“Organizational Empathy, from Top to Bottom” published in Appliance

My article Organizational Empathy, from Top to Bottom has been published by Appliance magazine. I consider my experience as an HMO “customer” as a way to look how organizations instill and act on empathy at all levels.

I went online to make a medical appointment recently, and I was surprised that there was no place to explain my symptoms or reasons for needing to see the doctor. When I arrived at the clinic a few days later, a receptionist collected my copayment without any discussion of my situation. I found my assigned room and dropped check-in printout in the appropriate tray. After a moment, my name was called, and a medical assistant brought me back and began administering “treatment.” I was told to stand on a scale, and then brought to a room where she took my blood pressure. Then she wheeled over a device on a pole and produced a long metal probe. She advanced on me with it, pointing it at my face, without saying a word. Bewildered and slightly afraid, I soon realized it was a digital thermometer and that I was supposed to open my mouth (which I did, seconds before impact).

ChittahChattah Quickies

  • In praise of the single-use device – 1) The over­all trend is clearly towards media devices with mul­ti­ple (but dis­crete) func­tions.
    2) There’s still room for a solid hand­ful of dedicated-use devices who do their job really, really well; for read­ing plain text, a device like the Kin­dle could fit into that cat­e­gory.
    3) A lot of what we read isn’t plain text. It never was.

    Poten­tial solutions:

    1) When­ever pos­si­ble, tear down the walls between the “sep­a­rate” func­tions on multi-function devices. It should feel like a device that has one func­tion — just that the func­tion is com­plex, mul­ti­lay­ered, inte­grated.
    2) Within the con­tent, too, stop treat­ing text as if it could be fully iso­lated as a sep­a­rate data chan­nel from every other kind of media.
    3) The end of the multiple-function device, and per­haps even the multi-media object; the birth of the inte­grated–func­tion device, and the inte­grated–media object. These last two were made for each other.

  • Kottke: People read more than books – E-readers — are all focused on the wrong single use: books. The correct single use is reading.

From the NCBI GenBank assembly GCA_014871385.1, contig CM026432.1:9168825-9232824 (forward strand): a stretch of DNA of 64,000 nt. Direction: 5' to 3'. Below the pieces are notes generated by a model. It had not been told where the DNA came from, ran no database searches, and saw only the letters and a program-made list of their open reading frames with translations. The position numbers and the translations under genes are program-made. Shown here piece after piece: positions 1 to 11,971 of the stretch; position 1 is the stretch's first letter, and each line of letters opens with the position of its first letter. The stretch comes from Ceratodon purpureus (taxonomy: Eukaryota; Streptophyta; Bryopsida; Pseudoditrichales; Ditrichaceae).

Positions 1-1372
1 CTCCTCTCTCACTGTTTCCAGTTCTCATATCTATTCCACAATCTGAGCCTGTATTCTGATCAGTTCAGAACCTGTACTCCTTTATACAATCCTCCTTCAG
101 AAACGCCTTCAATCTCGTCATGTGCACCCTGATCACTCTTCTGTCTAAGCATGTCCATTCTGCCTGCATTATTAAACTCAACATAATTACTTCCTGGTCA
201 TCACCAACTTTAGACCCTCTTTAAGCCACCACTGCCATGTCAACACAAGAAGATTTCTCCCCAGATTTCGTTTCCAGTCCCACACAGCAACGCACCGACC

ChittahChattah Quickies

  • Mark Menjivar's You Are What You Eat – Set of naturalistic images of inside of refrigerators, with brief profile of the owner. Beautifully done.
  • Rollasole – after-dancing semisposable shoe vending – Fact 1: The best nightclubs are notoriously located at either the top or the bottom of a massive flight of stairs.
    Fact 2: The best nightclub shoes are painful, precarious and perilously pointy.
    But fear not, for we at Rollasole have appeared like Prince Charmings (sic) to gently escort you down the stairs, across the kerb and into the back of your carriage – all without falling on your face.
    When you're all danced out, just slip one of our vending machines a fiver and it'll sort you out with a pair of roly poly pumps and a shiny new bag to shove your slingbacks in.

    (via Springwise)

  • Legendary McDonald's failure in the UK – McPloughman – Although vegetarian burgers have failed in the U.S. McDonald's, one of McDonald's most spectacular production failures happened in Britain. This failure can be seen not only as a failure to understand the desires of its primary market, largely for burgers and fries, but also as a lack of understanding of a food product that is tied to British identity. In 1994 McDonald's test marketed the "McPloughman" in Britain. A "ploughman's lunch" is a very traditional British lunch that consists of bread, cheese (British, of course, usually cheddar) and a pickle (also cured in the British style). An attempt to tie the America-based company to such a traditional British product was a "McFlop." The company admitted that the British counter crew were embarrassed both by the concept and by the name itself.

    [Thanks to Stokes Jones for the tip to this one]